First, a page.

If any of this sounds good to you, contact support to get the migration ball rolling. Migration is voluntary at this time, but eventually we will have to migrate everyone off of Windows 2003/IIS 6. You’ll have the benefit of time to test and iron out potential problems if you do it now, before migration is mandatory.
If you have any questions about migration, just let us know.
We still get the email message in our helpdesk queue and we still provide you with the same support you need. However, emailing support@ isn’t the best way to contact us for assistance.
Well, when you email us directly we might not have any idea who you are, depending on the address you email us from and what you state in the email. It may take longer to resolve your issue because our next reply to you is often, “What is the domain name associated with your hosting account? Can you also please authenticate this support ticket…” (we have to authenticate because we don’t want to provide potentially sensitive account information to anyone who isn’t supposed to have it).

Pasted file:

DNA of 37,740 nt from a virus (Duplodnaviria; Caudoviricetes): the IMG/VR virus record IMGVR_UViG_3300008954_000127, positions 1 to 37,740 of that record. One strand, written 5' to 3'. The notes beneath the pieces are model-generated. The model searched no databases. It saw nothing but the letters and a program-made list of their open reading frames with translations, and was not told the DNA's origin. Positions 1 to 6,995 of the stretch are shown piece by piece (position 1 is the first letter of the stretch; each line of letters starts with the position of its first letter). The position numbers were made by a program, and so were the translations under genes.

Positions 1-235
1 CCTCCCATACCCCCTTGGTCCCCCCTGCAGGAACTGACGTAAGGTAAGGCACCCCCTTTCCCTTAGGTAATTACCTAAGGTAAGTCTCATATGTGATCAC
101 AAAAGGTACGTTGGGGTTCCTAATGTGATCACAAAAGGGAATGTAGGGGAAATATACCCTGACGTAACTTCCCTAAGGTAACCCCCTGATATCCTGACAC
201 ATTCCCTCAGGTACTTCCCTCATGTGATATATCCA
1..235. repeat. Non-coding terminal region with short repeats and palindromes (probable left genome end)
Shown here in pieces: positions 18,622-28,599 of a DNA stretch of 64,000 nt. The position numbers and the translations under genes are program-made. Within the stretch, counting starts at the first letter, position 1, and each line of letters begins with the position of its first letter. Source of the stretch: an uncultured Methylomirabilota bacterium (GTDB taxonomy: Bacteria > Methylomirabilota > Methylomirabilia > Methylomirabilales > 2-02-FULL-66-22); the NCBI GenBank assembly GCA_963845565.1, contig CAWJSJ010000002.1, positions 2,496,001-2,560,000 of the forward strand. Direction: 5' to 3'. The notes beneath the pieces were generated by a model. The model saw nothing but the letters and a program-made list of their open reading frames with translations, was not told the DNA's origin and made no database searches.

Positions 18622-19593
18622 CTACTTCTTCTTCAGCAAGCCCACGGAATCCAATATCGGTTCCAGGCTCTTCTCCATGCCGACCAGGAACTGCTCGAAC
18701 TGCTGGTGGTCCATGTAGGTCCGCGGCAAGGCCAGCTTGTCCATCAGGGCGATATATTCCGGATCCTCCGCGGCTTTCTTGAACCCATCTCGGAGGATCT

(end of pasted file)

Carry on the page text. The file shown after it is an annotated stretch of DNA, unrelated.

But all you want to do is to resolve your issue as soon as possible, and I don’t blame you.
So how can you resolve my issue more quickly, and what’s the “correct” way to contact support?
Well, you’ve gotta open the ticket through the Support Portal
The login form is in the upper right corner of the page. Use your Control Panel username and password to login to the support portal.
Once you’re logged in, opening a ticket is easy. Just click Submit a Ticket, choose the department (options are Support, Sales and Billing) and type your question.